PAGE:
Coral reefs are ecologically diverse and extremely complex habitats, supporting thousands of marine species, and are considered to be the richest and most complex of all marine ecosystems. The largest of these reef systems is The Great Barrier Reef running more than 2000 kilometres along the North eastern coast of Australia covering an area of over 250,000 square kilometres.
This introductory course will examine some of the biological and ecological aspects of a coral reef in order to gain a better understanding of this complex and unique environment. The students will not only gain some general knowledge of the corals and the reef-building process, but also a better appreciation of the numerous other marine organisms that affect and are associated with the reef and their overall role in the reef ecosystem. This course will be particularly beneficial to those students pursuing careers in teaching where they will be able to take this knowledge and experience in to their classrooms in the future.
The field component of this course, at Hideaway Island, Vanuatu, requires a significant up-front fee, not covered by HECS. This may vary with each offering of the course, so interested students should contact the School of Environmental and Life Sciences for more information.
Not currently offered.
This Course was last offered in Semester 1 - 2016.
On successful completion of the course students will be able to:
1. Demonstrate a general understanding of the processes and marine organisms associated with coral reef formation
2. Demonstrate a general understanding and an appreciation of the ecology of coral reefs,
3. Identify some of the common flora and fauna associated with coral reefs
4. Demonstrate a general understanding of the dangerous marine organisms associated with coral reefs
5. Apply gained knowledge from the course towards a small project and a report on various aspects of coral reefs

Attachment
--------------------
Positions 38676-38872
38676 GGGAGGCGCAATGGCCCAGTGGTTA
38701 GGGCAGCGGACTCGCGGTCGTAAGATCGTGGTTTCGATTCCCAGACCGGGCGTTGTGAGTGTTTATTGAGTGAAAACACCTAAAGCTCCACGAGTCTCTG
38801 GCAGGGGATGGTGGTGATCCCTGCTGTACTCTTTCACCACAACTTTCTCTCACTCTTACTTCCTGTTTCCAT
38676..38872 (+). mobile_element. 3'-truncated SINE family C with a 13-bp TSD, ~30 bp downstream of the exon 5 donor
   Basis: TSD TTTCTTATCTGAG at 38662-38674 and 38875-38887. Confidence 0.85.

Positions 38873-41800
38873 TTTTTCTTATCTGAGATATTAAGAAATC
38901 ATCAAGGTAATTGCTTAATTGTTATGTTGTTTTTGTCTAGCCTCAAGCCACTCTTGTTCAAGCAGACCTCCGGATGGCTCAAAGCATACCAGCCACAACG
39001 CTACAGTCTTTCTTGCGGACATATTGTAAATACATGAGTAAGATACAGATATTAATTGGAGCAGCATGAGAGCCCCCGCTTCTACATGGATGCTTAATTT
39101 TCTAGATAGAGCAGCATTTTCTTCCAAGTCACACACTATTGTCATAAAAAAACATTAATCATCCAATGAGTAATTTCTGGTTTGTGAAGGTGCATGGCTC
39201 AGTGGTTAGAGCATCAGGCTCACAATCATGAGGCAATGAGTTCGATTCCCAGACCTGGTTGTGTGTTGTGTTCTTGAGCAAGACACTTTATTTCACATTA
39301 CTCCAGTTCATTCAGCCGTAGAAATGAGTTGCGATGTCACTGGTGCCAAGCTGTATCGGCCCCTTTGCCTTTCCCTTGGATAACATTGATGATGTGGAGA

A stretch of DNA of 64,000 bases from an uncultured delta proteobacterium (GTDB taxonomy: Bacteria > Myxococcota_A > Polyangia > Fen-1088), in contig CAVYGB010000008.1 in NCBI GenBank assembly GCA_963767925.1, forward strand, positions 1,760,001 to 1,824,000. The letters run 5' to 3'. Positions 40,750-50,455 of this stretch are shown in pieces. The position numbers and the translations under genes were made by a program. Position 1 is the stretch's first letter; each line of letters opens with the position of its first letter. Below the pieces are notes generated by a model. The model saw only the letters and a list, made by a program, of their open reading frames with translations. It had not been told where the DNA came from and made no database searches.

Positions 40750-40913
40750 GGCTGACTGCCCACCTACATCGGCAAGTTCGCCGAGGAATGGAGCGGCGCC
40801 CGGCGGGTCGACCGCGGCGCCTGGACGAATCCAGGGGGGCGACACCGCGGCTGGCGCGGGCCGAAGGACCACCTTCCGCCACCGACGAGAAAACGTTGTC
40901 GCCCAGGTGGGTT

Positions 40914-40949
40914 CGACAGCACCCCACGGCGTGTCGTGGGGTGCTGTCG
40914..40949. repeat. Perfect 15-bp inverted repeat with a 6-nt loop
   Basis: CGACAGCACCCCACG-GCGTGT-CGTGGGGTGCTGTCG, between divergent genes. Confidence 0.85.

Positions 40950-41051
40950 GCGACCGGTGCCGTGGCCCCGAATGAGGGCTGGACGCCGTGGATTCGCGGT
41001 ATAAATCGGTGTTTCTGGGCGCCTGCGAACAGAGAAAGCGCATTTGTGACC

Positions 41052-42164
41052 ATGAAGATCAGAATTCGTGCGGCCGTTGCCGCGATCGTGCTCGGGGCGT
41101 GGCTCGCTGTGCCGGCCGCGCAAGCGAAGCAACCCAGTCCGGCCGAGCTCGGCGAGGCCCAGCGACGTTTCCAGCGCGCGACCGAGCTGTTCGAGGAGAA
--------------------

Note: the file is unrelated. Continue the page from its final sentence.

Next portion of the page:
6. Develop an appreciation of the complexities of coral reefs and how man¿s activities influence these processes
7. Determine the appropriate steps for OH and S issues for field studies such as this one on a coral reef island
8. Identify the dangerous marine organisms associated with coral reefs
9. Carry out appropriate preventative and / or first aid procedures regarding dangerous marine organisms associated with coral reefs
10. Use of flora and fauna keys for the identification of coral reef organisms
Part 1 of the course will be as an on-line presentation during semester. Part 2 the practical component lasting one week, and will take place at Hideaway Island, Vanuatu.
Part 1 (on-line Semester 1 at Ourimbah Campus):
- General background on coral reefs
- Reef building and non-reef building organisms
- Coral reef ecology
- General familiarization and identification of coral reef organisms
- Dangerous marine organisms and prevention and first aid
Part 2: (1 week at Hideaway Island, Vanuatu): The practical component of the course will be set up as learning modules for the student to complete. It will also include;
- Lab examining different coral types and other marine organisms associated with the coral reef.
- Lab examining different dangerous marine organisms associated with the coral reef.
The final practical grade will be based on module completion during the time practical session.
This course has similarities to MARI2900 or MARI3410. If you have successfully completed MARI2900 or MARI3410 you cannot enrol in this course.
Quiz: Online Quiz
Written Assignment: Written Assessments
Formal Examination: Formal Examination
In order to pass this course, each student must complete ALL of the following compulsory requirements:
General Course Requirements:
- Field Study: Induction Requirement - Students must attend and pass the induction requirements before attending these sessions. - In order to participate in this course students must complete a compulsory safety induction.